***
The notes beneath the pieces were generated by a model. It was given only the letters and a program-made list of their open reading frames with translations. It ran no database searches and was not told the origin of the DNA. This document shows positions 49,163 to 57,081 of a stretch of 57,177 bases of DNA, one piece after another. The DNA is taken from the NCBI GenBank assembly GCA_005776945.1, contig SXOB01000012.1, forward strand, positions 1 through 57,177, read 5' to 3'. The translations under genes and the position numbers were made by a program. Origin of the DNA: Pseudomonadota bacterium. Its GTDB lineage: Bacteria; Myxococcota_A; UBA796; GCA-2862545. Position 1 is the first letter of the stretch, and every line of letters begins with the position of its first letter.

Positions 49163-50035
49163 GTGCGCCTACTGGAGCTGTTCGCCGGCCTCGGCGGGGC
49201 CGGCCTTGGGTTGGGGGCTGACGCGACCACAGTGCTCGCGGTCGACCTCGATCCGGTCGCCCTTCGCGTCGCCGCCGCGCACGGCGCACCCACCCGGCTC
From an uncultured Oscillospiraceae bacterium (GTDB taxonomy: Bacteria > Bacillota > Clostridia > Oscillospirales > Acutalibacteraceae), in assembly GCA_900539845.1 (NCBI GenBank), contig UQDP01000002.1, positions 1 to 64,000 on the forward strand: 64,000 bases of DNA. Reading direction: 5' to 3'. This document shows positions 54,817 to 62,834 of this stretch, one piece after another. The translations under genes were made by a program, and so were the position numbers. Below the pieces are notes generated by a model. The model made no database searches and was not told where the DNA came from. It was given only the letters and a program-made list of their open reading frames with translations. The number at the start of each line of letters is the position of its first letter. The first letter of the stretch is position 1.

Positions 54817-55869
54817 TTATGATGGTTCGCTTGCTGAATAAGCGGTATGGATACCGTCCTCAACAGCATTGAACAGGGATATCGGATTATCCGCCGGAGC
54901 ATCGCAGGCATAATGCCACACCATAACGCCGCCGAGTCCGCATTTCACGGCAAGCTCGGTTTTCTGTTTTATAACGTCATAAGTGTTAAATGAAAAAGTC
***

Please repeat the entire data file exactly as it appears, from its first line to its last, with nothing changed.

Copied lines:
The notes beneath the pieces were generated by a model. It was given only the letters and a program-made list of their open reading frames with translations. It ran no database searches and was not told the origin of the DNA. This document shows positions 49,163 to 57,081 of a stretch of 57,177 bases of DNA, one piece after another. The DNA is taken from the NCBI GenBank assembly GCA_005776945.1, contig SXOB01000012.1, forward strand, positions 1 through 57,177, read 5' to 3'. The translations under genes and the position numbers were made by a program. Origin of the DNA: Pseudomonadota bacterium. Its GTDB lineage: Bacteria; Myxococcota_A; UBA796; GCA-2862545. Position 1 is the first letter of the stretch, and every line of letters begins with the position of its first letter.

Positions 49163-50035
49163 GTGCGCCTACTGGAGCTGTTCGCCGGCCTCGGCGGGGC
49201 CGGCCTTGGGTTGGGGGCTGACGCGACCACAGTGCTCGCGGTCGACCTCGATCCGGTCGCCCTTCGCGTCGCCGCCGCGCACGGCGCACCCACCCGGCTC
From an uncultured Oscillospiraceae bacterium (GTDB taxonomy: Bacteria > Bacillota > Clostridia > Oscillospirales > Acutalibacteraceae), in assembly GCA_900539845.1 (NCBI GenBank), contig UQDP01000002.1, positions 1 to 64,000 on the forward strand: 64,000 bases of DNA. Reading direction: 5' to 3'. This document shows positions 54,817 to 62,834 of this stretch, one piece after another. The translations under genes were made by a program, and so were the position numbers. Below the pieces are notes generated by a model. The model made no database searches and was not told where the DNA came from. It was given only the letters and a program-made list of their open reading frames with translations. The number at the start of each line of letters is the position of its first letter. The first letter of the stretch is position 1.

Positions 54817-55869
54817 TTATGATGGTTCGCTTGCTGAATAAGCGGTATGGATACCGTCCTCAACAGCATTGAACAGGGATATCGGATTATCCGCCGGAGC
54901 ATCGCAGGCATAATGCCACACCATAACGCCGCCGAGTCCGCATTTCACGGCAAGCTCGGTTTTCTGTTTTATAACGTCATAAGTGTTAAATGAAAAAGTC